Oyler and her narrator, however, are more intent on amplifying existing misapprehensions to emphasize that reality is built on delusions. The narrator’s claim that she’d like to “better understand” herself is something of a fake-out. She doesn’t scrutinize her own intentions or how it feels to discover Felix’s “true nature” as forcefully as she probes the shallow depths of social media, dating, and “modern life.” She spins small, compulsive fictions after the idea that “manipulative insincerity was a fair response to the way the world was.” For this narrator, the doom and gloom made apparent by the Trump era amounts mainly to a change of atmosphere, and she is but a faithful barometer. Unlike herself, she suggests, “political people” rely on “tidy structural explanations” and “always have to have a narrative.” Rather than falsely pinpoint the origins of interpersonal or world-historical events, the narrator maps incidents of interest with the understanding that their aggregate shape will be “so diffuse as to be nonexistent.”

This preoccupation with complexity also gets at the novel’s fixation on scale: how it can confer—or deter—meaning. Oyler’s narrator recoils from the false clarity that comes with compressing big things (political movements, love, that special feeling of knowing What’s Happening) into smaller units (novels, tweets, photos). She’s skeptical of extrapolation, prizing precision and intricacy instead. She thinks writing, like her online-dating presence, should be “difficult but worth it.” This novel is pointedly convoluted in part because Oyler has set it up that way—her narrator’s two-part aspiration makes it hard to trust the process.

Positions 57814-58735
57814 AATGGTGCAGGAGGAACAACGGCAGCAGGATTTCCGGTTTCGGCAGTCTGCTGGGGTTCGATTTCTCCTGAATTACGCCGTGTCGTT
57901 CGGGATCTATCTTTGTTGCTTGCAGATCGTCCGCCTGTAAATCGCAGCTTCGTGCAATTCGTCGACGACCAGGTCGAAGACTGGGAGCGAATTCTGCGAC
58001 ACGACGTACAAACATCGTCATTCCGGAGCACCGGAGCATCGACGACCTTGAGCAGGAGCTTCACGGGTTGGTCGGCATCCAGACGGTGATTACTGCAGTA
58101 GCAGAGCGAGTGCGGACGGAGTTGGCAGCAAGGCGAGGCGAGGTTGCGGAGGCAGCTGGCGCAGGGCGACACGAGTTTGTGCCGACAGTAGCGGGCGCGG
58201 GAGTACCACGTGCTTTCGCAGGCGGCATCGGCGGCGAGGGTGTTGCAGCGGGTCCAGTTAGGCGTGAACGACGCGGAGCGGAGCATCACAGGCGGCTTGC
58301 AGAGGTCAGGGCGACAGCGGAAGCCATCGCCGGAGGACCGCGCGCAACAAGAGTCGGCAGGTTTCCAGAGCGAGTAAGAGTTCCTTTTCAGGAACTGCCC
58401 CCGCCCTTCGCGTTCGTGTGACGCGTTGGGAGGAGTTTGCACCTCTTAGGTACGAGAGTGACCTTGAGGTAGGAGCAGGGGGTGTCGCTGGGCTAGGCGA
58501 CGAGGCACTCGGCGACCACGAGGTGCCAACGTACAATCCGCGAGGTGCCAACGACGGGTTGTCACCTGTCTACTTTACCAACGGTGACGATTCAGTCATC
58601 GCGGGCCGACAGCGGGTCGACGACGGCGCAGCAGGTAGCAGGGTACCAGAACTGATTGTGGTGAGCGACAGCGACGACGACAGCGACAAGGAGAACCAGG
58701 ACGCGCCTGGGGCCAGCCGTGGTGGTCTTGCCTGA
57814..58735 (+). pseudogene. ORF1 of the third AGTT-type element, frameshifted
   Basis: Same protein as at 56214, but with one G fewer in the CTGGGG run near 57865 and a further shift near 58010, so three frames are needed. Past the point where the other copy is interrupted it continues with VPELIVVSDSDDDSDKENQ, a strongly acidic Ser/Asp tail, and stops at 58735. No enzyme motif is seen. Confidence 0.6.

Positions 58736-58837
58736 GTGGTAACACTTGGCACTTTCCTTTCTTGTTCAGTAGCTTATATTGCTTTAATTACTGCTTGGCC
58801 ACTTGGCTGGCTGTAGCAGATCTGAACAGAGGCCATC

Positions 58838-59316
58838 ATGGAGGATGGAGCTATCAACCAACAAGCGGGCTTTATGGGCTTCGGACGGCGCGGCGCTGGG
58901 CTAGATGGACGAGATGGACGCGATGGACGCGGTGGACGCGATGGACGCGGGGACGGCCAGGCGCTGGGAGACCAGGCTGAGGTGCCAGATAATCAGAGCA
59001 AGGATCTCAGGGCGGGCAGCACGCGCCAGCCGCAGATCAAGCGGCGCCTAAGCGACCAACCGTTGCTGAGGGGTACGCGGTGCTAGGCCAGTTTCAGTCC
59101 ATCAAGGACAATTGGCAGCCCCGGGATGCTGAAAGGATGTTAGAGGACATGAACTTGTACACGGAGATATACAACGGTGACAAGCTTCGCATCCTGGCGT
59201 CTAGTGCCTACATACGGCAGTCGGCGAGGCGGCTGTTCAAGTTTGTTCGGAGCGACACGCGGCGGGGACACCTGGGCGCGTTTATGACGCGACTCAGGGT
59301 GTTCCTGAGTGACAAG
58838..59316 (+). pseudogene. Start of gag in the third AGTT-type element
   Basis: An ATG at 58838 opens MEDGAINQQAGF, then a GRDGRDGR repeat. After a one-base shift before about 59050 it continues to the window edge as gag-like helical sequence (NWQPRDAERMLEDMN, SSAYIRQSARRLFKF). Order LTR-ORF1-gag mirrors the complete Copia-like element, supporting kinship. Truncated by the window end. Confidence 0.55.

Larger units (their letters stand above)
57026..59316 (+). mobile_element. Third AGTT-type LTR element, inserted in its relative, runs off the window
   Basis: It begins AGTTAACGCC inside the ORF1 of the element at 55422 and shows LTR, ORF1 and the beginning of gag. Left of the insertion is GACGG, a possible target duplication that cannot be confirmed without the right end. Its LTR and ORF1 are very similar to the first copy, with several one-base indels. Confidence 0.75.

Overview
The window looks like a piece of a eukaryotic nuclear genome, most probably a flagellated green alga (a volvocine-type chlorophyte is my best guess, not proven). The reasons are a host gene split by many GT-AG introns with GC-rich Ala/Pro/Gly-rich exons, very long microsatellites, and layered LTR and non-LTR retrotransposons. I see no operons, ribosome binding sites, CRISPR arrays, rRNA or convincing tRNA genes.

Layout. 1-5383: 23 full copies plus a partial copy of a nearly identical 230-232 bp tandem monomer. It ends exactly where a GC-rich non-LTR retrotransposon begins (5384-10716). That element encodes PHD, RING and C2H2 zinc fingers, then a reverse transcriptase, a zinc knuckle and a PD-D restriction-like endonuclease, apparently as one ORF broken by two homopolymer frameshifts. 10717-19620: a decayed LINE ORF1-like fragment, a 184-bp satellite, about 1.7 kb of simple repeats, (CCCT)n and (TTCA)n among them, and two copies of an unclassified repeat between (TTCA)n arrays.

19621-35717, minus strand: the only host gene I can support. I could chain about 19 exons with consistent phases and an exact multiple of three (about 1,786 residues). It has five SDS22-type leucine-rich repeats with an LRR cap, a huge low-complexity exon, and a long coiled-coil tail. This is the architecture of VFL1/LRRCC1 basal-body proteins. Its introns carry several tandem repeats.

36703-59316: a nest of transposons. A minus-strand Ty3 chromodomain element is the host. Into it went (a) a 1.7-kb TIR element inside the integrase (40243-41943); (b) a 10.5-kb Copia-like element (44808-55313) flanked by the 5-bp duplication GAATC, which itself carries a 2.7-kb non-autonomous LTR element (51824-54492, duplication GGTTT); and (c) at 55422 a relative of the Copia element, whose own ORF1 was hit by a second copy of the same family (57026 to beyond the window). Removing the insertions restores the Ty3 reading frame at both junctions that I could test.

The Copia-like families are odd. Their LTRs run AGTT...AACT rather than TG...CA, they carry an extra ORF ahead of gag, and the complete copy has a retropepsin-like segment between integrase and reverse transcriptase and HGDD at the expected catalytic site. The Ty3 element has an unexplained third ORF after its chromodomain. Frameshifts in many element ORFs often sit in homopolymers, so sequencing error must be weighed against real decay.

Is it worth it? Like the narrator trying to deduce how she feels about Felix by adopting his mendacious ways, Fake Accounts is in a position to make an example of itself. In trying to interpret this work, which is primarily concerned with interpretation, we could style ourselves after the man who prepared for a date with the narrator by reading everything she has ever published online, who “could have, if he’d wanted, come up with a theory” about her. This makes for conspiratorial reading: Oyler all but invites us to read the novel through the lens of her criticism. Sometimes that feels like an exercise, or a test, or a hunt. I won’t list all the times Oyler plays with the ruminative cliché about things that signify both “everything and nothing”; readers can decide for themselves whether they’re meant as satire. Looking for an overarching theory would put us in a category that Oyler has conveniently dismissed.

Fake Accounts closes with a hasty twist that undermines the narrator’s entire project. She sees this, in part, as a failure to close-read the now obvious evidence. Looking back, we can be certain only that her version of events is—to borrow a favorite, maddening formulation of hers—reliably unreliable. This caveat is nothing new. The actual surprises in Fake Accounts are the minor ones. You think you know someone—and then she enrolls in German lessons.

Lizzy Harding is Bookforum’s assistant editor and outreach associate.